The appeals court reviewed a Hillsborough County Florida DUI case and stated:
“Appellant cites to Boermeester v. State, 15 Fla. Law Weekly Supp. 576a (Fla. 13th Cir. Ct. 2008), in support of her case. In Boermeester, the defendant approached the gate at MacDill Air Force Base and was stopped by Technical Sergeant Jorde Rosario whose duties that morning included ensuring that only authorized personnel be permitted to enter the base. Boermeester, 15 Fla. L. Weekly Supp. 576a. Believing that Boermeester might be impaired, Tech. Sgt. Rosario ordered him to exit his vehicle, to surrender his keys and then contacted the Tampa Police Department. Id. Boermeester was subsequently charged with DUI and filed a motion to suppress which was denied by the trial court. Id. Boermeester then appealed the denial of the motion to suppress. Id.”
“On appeal, the Boermeester court stated that the trial court did not indicate the basis for its finding that there was not a citizen’s arrest. Id. The trial court did not file a written order, nor did it state the grounds for its decision at the moment it denied the motion. Id. The trial court simply stated there was not a citizens’ arrest and denied the motion to suppress. Id.”
“The Circuit Court in Hillsborough opined, “[i]t is therefore with some difficulty that this Court reviews the trial court’s determination” and then proceeded to reverse the county court’s denial of the motion to suppress. Id. Based on the fact that the military guard had testified that he confiscated Boermeester’s keys for the man’s safety and that Boermeester was free to leave at any time, the court held that a citizen’s arrest did not take place. Id. The Boermeester court focused on the intent of Tech. Sgt. Rosario in depriving Boermeester of his right to leave. Id.”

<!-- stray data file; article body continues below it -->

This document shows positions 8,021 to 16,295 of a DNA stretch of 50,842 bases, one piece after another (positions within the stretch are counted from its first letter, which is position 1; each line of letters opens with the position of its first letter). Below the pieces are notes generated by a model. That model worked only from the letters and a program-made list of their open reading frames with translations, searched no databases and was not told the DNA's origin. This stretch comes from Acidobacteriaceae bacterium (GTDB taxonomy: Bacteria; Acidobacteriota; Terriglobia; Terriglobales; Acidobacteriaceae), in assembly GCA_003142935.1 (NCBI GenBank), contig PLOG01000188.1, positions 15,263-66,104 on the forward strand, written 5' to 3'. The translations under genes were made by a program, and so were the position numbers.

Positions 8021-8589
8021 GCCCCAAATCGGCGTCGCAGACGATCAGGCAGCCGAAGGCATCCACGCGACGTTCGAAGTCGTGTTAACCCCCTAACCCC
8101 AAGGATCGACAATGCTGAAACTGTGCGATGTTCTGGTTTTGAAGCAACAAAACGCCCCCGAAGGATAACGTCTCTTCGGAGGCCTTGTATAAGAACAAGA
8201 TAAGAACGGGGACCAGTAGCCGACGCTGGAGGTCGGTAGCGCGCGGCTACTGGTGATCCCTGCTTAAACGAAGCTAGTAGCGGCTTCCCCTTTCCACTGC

The court ruled:
” The critical point is that based on the totality of the circumstances, a reasonable person in the Appellant’s position, having had her vehicle moved while she sat in the passenger seat and then deprived of her keys, would not have felt free to leave the scene at that time.”
“The trial court correctly found that the Appellant’s conduct, which occurred in front of the civilian witness, constituted a breach of the peace. See Edwards v. State,462 So. 2d 581 (4th DCA 1985). This private citizen took the type of action the law would encourage a private citizen to take in order to prevent an obviously intoxicated individual from continuing to drive on our streets. See Id. The civilian witness’ actions in lawfully detaining the Appellant until police arrived constituted a proper citizen’s arrest.”
Source FLW Supp 1902 ESTR
A citizen’s arrest is sometimes proper and can result in a DUI traffic stop being upheld by Florida DUI courts.
DUI Traffic Stop in Question?
Call The Law Office of W.F. “Casey” Ebsary, Jr. at 813-222-2220
Law Office of W.F. ”Casey” Ebsary Jr
2102 W Cleveland St
Tampa, Florida 33606
DUI Citizen’s Arrest